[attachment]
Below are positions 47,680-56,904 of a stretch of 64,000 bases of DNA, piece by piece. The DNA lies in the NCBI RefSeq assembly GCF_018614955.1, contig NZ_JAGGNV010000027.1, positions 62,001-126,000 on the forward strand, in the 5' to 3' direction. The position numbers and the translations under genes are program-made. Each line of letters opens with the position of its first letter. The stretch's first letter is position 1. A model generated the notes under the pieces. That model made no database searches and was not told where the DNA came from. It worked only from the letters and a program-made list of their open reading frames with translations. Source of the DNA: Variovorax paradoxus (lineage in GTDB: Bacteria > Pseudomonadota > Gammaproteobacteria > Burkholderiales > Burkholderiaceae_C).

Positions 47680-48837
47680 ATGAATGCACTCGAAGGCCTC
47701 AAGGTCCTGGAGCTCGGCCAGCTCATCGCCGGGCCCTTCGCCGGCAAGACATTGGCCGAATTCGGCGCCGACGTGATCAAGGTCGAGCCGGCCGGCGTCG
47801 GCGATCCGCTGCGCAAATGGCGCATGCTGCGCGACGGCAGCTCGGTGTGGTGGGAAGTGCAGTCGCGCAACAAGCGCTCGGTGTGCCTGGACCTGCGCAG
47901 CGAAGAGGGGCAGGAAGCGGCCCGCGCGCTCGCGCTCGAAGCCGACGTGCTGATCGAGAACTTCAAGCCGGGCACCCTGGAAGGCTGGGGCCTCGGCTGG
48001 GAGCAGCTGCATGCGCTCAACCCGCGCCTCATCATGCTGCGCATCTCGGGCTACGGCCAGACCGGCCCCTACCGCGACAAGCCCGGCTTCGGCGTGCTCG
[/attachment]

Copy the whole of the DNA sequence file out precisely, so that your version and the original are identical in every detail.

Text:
Below are positions 47,680-56,904 of a stretch of 64,000 bases of DNA, piece by piece. The DNA lies in the NCBI RefSeq assembly GCF_018614955.1, contig NZ_JAGGNV010000027.1, positions 62,001-126,000 on the forward strand, in the 5' to 3' direction. The position numbers and the translations under genes are program-made. Each line of letters opens with the position of its first letter. The stretch's first letter is position 1. A model generated the notes under the pieces. That model made no database searches and was not told where the DNA came from. It worked only from the letters and a program-made list of their open reading frames with translations. Source of the DNA: Variovorax paradoxus (lineage in GTDB: Bacteria > Pseudomonadota > Gammaproteobacteria > Burkholderiales > Burkholderiaceae_C).

Positions 47680-48837
47680 ATGAATGCACTCGAAGGCCTC
47701 AAGGTCCTGGAGCTCGGCCAGCTCATCGCCGGGCCCTTCGCCGGCAAGACATTGGCCGAATTCGGCGCCGACGTGATCAAGGTCGAGCCGGCCGGCGTCG
47801 GCGATCCGCTGCGCAAATGGCGCATGCTGCGCGACGGCAGCTCGGTGTGGTGGGAAGTGCAGTCGCGCAACAAGCGCTCGGTGTGCCTGGACCTGCGCAG
47901 CGAAGAGGGGCAGGAAGCGGCCCGCGCGCTCGCGCTCGAAGCCGACGTGCTGATCGAGAACTTCAAGCCGGGCACCCTGGAAGGCTGGGGCCTCGGCTGG
48001 GAGCAGCTGCATGCGCTCAACCCGCGCCTCATCATGCTGCGCATCTCGGGCTACGGCCAGACCGGCCCCTACCGCGACAAGCCCGGCTTCGGCGTGCTCG